Bishop Chong Chin Chung_May2020

Marking Aldersgate Day, Bishop Chong Chin Chung reminded his congregation that founding father John Wesley pursued growth and Christian perfection beyond his seminal heartwarming experience. All photos are screengrabs from the Aldersgate Service 2020 recording.

Marking Aldersgate Day today (May 24) with a special online service, the Bishop of the Methodist Church in Singapore (MCS), the Rev Dr Chong Chin Chung, opened his message by paying heed to the significance of the coronavirus outbreak worldwide.

Under the circumstances, Bishop Chong called the effort to organise the Aldersgate Combined Worship Service “meaningful”. The service, which brought together all 46 of the MCS’ churches as one, served to remind all Methodists of their founder John Wesley’s heart-warming experience on May 24, 1738. (Click here for John Wesley’s life).

Most churches across Singapore suspended congregational services by mid-March, as tighter COVID-19 restrictions kicked in. There is no indication when this will be allowed to resume, though limited private worship will be permitted with the gradual easing of the nationwide Circuit Breaker from June 2.

The pre-recorded Aldersgate service was streamed across the online platforms of all 46 of the MCS’ churches at different times during the day, in English, Chinese and Tamil versions.

It included worship and liturgy, with representation by the presidents of all three of the MCS’ conferences: Rev Dr Gordon Wong, Trinity Annual Conference; Rev Dr Goh Nai Lat, Chinese Annual Conference; and Rev James Nagulan, Emmanual Tamil Annual Conference. 

Move of the Holy Spirit: Bishop Chong reminded Methodists of their founding father’s heart-warming experience, which marked his genuine conversion.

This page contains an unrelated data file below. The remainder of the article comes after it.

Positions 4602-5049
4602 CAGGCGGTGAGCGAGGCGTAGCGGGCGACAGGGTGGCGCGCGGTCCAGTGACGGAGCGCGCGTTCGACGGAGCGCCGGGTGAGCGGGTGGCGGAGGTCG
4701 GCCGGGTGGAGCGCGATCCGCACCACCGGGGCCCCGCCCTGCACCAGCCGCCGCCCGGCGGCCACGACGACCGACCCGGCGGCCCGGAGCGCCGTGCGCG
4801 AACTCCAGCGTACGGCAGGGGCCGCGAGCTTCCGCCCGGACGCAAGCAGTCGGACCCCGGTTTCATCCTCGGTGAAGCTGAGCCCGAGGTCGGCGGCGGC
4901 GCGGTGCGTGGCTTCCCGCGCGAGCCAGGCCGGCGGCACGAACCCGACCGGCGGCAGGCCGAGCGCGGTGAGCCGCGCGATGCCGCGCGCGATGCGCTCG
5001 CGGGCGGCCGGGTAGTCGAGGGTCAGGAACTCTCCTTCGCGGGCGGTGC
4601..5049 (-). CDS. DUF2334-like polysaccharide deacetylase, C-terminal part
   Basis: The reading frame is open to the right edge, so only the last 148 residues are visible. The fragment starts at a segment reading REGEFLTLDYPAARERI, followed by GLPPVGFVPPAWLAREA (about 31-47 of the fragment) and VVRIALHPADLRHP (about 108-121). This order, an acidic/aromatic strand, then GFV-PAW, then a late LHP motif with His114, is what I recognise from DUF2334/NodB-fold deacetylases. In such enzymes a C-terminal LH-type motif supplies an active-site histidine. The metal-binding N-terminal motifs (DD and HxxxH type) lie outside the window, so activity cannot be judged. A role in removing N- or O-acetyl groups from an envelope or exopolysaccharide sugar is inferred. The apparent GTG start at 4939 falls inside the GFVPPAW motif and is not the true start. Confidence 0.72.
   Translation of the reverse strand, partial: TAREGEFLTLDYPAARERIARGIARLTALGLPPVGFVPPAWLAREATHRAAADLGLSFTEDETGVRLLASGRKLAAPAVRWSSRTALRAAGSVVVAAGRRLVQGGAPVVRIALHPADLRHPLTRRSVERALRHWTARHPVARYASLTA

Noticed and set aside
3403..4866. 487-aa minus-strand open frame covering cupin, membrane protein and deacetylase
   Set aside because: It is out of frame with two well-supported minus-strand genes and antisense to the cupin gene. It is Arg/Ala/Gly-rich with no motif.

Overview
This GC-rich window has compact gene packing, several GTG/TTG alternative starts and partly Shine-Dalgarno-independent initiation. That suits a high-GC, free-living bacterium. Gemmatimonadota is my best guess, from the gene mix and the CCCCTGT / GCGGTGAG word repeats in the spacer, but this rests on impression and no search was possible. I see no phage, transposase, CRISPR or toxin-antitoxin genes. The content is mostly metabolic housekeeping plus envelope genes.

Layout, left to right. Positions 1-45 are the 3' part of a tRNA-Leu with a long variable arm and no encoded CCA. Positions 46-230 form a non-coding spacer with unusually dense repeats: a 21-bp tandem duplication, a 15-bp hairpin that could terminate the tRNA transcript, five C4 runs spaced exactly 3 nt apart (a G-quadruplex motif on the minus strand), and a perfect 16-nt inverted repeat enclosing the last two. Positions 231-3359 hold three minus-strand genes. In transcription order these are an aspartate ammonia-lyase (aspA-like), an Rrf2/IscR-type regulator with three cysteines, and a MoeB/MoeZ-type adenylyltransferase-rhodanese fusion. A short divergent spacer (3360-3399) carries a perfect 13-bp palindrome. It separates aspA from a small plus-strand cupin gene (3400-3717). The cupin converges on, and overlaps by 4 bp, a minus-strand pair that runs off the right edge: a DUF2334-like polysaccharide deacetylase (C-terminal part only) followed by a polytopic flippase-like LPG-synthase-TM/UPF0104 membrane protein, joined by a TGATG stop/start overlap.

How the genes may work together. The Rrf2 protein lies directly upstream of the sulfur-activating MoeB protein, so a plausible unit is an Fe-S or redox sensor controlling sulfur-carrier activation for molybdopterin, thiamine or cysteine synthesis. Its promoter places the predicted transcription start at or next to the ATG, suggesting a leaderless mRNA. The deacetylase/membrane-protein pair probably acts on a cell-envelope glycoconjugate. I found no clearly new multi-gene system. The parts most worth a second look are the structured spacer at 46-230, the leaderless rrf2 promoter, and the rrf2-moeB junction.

Noting the negative economic impact of the coronavirus, Bishop Chong also said that there was reason for optimism, as seen in the signs of environmental recovery. “The animals have found their long-lost space, the rivers are cleaner, the sky is blue once again.”

A defining moment 

Explaining his choice of Romans 12:1-2, 9-21 as the text for his “Loving God, Serving Together … With Hearts Strangely Warmed” sermon, Bishop Chong said: “I feel that the Epistle to the Romans is the most important book to help us understand John Wesley’s commitment to faith and its practice, and like him to have an Aldersgate-like experience, to be part of the gradual lifelong growth in our pursuit of perfection.”

He encouraged his congregation to nurture the same stalwart faith that marked Wesley’s life and “get the fundamentals right, to move us to do the right things and to deal with others in love”.

“Through this coronavirus pandemic we hear many questioning the value of life versus the value of freedom, or if life is more important than the economy of the country, or if personal advantage was more important than the needs of the people.

“We are to ‘be transformed by the renewal of (our) mind’.”

“Paul reminds us to be alert, because the ways of this world generally do not conform to God’s good, pleasing and perfect will … Instead, we are to ‘be transformed by the renewal of (our) mind’.”

Detailing a portion of John Wesley’s counsel, “By doing good, by being in every kind merciful after their power, as they have opportunity, do good of every sort and as far as possible to every man”, Bishop Chong paid tribute to healthcare workers, calling their spirit “admirable”. He also noted that many churches were reaching out to provide help to the homeless and foreign workers.